NASHVILLE, Tenn. — The review of a federal utility's CEO compensation following President Donald Trump's criticisms of the pay scale will continue into 2021, according to its board chairman.
John Ryder, Tennessee Valley Authority chairman, said at a board meeting held virtually Friday that results from an independent consultant's review of CEO pay should be ready for the utility's board meeting in February.
The timeline would follow President-elect Joe Biden's inauguration on Jan. 20.
"We're not going to jump the gun and reach a conclusion before we have a thorough and complete review of the system," Ryder told reporters in a call afterward. "So, whatever the outcome of the election is, we will complete our process in accordance with our schedule."
TVA announced the review in August, after Trump earlier that month fired the former board chairman and another board member and called for CEO Jeff Lyash's replacement and the position's pay to be capped at $500,000. Trump previously criticized the pay package in April.
But since this summer, the president hasn't similarly lashed out at Lyash, with his own reelection bid, the growing coronavirus pandemic and other issues consuming his attention.
Ryder has reiterated that the review of Lyash's pay isn't indicative of his performance. Lyash's leadership — for instance, in navigating the ongoing coronavirus pandemic and Tennessee tornadoes early in the year — drew high praise during Friday's meeting.
Additionally, Lyash announced Friday that TVA will focus on incentivizing electric vehicles, including new policies about allowing people to resell electricity for vehicle charging; a discounted separate power rate for public electric vehicle charging equipment; and possibly some funding for the initial wave of charging infrastructure.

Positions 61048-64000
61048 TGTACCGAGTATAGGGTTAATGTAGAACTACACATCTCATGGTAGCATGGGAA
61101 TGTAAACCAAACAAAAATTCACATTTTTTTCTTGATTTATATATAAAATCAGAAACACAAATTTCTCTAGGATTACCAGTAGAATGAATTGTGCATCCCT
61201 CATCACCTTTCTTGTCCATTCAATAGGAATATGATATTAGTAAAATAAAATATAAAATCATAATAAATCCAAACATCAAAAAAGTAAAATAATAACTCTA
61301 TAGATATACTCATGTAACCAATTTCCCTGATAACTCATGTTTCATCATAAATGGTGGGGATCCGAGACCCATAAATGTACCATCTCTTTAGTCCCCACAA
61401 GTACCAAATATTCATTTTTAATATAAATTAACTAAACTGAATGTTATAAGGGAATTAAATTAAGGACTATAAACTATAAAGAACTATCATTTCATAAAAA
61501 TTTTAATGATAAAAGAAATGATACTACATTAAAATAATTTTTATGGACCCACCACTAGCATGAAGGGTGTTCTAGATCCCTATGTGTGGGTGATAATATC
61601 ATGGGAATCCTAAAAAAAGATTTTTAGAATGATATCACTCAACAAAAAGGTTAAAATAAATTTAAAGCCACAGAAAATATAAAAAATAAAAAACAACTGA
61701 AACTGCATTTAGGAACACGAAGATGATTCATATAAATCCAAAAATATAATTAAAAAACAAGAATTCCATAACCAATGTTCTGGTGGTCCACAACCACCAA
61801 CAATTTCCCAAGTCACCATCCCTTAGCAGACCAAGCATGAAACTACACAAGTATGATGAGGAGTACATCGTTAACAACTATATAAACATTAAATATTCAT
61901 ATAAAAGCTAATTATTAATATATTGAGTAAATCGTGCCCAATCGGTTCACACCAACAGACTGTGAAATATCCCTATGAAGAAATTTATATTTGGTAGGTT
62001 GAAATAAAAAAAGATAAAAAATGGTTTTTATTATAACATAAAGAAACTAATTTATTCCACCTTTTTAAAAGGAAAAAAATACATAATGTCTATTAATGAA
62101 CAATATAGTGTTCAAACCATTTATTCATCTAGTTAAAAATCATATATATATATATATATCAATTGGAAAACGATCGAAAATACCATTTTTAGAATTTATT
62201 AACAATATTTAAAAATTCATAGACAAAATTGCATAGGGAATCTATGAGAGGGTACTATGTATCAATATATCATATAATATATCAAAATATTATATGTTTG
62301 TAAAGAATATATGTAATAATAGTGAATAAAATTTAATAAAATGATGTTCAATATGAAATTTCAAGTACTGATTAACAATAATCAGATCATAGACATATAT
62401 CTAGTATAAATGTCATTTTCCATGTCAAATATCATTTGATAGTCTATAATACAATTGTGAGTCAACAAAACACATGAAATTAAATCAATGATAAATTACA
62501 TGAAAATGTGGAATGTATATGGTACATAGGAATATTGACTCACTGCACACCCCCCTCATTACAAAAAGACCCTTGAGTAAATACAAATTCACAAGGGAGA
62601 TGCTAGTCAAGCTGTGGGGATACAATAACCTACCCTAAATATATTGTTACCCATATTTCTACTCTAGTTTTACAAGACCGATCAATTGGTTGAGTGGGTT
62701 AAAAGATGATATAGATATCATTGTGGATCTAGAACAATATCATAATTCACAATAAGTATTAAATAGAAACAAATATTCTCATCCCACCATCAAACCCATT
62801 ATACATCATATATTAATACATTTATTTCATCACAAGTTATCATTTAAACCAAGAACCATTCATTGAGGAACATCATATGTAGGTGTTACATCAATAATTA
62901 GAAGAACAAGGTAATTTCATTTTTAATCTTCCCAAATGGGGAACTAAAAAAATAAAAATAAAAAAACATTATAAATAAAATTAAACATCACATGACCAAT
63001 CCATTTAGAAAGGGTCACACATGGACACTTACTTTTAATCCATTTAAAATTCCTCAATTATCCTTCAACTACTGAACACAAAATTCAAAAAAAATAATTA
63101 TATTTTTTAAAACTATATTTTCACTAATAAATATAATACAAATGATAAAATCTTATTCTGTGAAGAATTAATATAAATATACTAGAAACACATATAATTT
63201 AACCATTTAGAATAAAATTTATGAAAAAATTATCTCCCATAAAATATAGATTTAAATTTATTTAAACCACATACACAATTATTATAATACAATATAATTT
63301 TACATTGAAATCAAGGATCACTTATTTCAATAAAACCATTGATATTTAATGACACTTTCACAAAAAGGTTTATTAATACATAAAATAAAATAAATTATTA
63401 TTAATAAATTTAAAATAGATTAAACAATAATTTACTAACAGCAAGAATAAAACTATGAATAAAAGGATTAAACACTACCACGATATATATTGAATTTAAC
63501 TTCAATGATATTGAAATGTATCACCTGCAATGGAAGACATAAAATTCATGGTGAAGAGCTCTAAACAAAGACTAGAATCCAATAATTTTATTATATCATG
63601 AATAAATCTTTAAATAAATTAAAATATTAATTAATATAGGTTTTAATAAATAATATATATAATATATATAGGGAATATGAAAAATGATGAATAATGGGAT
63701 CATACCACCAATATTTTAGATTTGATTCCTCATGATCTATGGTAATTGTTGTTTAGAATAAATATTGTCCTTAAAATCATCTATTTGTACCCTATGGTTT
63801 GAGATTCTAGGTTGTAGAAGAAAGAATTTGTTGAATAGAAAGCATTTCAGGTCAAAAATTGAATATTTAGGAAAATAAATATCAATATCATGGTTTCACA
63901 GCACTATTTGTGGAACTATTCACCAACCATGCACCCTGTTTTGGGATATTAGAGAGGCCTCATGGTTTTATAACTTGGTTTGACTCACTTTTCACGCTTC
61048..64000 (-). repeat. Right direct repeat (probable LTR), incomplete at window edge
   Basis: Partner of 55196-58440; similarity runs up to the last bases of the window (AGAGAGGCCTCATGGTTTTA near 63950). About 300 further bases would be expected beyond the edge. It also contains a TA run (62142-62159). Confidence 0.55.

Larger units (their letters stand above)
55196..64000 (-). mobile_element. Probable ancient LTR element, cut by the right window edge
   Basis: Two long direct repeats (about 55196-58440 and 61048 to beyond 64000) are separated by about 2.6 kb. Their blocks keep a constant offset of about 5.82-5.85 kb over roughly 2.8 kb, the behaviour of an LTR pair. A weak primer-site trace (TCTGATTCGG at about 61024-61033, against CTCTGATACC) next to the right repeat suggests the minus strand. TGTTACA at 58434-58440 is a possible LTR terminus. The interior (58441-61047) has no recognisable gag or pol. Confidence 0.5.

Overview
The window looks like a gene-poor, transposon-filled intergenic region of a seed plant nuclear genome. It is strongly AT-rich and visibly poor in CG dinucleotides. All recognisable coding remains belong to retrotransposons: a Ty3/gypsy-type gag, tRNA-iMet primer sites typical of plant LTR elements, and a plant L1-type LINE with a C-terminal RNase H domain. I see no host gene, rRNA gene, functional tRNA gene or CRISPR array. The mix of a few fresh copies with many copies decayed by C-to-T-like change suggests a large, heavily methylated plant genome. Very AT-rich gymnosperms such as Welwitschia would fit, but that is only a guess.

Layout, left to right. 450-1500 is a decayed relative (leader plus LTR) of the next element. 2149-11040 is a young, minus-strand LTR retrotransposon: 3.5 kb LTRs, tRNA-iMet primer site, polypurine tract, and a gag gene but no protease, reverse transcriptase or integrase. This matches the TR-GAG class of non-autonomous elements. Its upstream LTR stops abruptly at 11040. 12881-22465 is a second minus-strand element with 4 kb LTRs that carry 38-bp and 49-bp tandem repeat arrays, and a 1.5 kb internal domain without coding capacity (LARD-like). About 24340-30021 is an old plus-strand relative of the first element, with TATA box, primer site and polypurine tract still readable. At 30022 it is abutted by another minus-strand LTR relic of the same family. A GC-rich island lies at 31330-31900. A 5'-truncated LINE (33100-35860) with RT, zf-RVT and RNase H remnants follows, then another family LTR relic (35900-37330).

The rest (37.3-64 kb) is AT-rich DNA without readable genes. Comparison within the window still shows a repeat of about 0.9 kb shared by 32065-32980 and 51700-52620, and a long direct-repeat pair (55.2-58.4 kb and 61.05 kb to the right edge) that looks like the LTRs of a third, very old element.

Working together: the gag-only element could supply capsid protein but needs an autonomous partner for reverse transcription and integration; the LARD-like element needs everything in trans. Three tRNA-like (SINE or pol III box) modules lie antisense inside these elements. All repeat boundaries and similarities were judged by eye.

The federal TVA Act requires TVA to pay competitively with other major utilities. TVA has said its top executive compensation falls in the bottom 25% of big utilities.
Trump's criticisms this summer also drove TVA to reverse course on the hiring of foreign labor for information technology jobs, which piqued his interest enough that in early August he invited the workers who would be replaced to the White House.
In his first six months on the job in the 2019 budget year, Lyash's compensation was $8.1 million, making him the highest paid federal employee, albeit at an organization that doesn't use taxpayer funding and relies almost entirely on electric rates. The CEO's package includes various pension and performance incentives worth millions of dollars.
Republican U.S. Sen. Lamar Alexander, who is retiring, delivered one of the biggest compliments for Lyash in a video message during Friday's board meeting.
"If Jeff Lyash were the Tennessee football or basketball coach, instead of trying to cut his salary, they'd be raising his salary, because I think your scorecard is very good," the senator from Tennessee said.
TVA, the largest public utility, was created in 1933 under the New Deal to provide electricity, flood control and economic development to Tennessee and parts of six more surrounding states.